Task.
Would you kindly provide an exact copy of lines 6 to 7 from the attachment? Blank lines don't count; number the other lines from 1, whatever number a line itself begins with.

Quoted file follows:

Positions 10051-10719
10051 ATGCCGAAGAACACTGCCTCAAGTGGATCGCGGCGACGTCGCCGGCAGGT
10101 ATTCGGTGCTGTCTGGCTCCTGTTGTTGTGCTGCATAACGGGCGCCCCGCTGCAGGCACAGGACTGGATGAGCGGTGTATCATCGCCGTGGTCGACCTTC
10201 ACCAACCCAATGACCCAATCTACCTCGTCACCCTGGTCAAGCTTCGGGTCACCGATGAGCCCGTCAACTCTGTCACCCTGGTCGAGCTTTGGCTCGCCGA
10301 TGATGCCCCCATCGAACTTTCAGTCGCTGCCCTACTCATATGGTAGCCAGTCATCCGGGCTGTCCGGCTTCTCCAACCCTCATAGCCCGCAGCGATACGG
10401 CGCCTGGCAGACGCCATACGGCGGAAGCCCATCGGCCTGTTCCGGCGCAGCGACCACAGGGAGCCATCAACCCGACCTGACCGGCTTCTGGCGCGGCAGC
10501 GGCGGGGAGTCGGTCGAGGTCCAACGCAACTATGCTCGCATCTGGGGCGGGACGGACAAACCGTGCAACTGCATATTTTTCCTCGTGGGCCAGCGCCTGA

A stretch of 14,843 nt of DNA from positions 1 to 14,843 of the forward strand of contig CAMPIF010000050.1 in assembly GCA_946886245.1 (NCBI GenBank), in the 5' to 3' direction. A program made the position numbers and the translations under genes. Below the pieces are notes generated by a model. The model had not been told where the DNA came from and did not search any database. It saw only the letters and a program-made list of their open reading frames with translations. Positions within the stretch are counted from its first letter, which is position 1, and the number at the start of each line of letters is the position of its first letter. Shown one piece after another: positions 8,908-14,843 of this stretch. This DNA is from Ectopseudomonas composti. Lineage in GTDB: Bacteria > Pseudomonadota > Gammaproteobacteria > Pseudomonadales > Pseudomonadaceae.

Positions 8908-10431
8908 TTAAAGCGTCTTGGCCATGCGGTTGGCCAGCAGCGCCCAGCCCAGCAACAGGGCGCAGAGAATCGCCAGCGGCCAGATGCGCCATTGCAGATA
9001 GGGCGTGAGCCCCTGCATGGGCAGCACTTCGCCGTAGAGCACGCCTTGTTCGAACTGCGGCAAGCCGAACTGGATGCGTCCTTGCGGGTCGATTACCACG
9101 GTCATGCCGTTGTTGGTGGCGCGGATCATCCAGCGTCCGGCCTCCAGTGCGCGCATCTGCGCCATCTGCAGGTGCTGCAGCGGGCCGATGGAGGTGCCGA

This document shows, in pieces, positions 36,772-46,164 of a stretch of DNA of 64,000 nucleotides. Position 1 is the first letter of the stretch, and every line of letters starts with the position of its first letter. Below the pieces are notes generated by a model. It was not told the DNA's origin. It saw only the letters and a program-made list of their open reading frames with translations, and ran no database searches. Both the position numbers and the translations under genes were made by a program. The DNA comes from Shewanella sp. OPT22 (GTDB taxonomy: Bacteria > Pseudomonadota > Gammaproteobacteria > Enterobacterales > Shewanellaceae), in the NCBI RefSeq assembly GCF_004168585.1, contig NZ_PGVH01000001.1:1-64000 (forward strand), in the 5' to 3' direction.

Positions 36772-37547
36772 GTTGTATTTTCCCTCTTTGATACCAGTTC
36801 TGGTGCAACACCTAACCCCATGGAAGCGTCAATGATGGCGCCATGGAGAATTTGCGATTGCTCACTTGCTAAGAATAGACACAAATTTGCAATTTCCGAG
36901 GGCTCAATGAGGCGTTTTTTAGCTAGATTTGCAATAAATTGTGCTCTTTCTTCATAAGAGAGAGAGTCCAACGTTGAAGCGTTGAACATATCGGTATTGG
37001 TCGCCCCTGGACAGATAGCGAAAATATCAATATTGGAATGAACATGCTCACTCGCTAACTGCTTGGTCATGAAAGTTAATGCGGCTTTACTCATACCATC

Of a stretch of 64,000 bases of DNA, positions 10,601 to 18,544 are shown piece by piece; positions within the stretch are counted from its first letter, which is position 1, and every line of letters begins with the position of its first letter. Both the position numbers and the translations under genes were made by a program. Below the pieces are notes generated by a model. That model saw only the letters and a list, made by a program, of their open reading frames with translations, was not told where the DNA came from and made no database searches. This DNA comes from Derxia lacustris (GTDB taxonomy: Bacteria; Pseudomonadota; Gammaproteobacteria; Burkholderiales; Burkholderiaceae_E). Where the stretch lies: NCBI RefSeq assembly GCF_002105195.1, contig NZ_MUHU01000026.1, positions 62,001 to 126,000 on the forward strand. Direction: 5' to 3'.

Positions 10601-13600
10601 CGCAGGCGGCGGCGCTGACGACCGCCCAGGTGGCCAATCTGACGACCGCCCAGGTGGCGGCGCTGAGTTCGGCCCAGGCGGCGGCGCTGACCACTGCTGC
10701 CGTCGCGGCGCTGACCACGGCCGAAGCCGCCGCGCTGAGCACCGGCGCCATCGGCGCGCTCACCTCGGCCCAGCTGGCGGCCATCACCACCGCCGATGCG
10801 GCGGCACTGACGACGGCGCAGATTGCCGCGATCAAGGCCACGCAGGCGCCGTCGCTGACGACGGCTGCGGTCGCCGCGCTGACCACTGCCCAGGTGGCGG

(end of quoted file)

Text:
10401 CGCCTGGCAGACGCCATACGGCGGAAGCCCATCGGCCTGTTCCGGCGCAGCGACCACAGGGAGCCATCAACCCGACCTGACCGGCTTCTGGCGCGGCAGC
10501 GGCGGGGAGTCGGTCGAGGTCCAACGCAACTATGCTCGCATCTGGGGCGGGACGGACAAACCGTGCAACTGCATATTTTTCCTCGTGGGCCAGCGCCTGA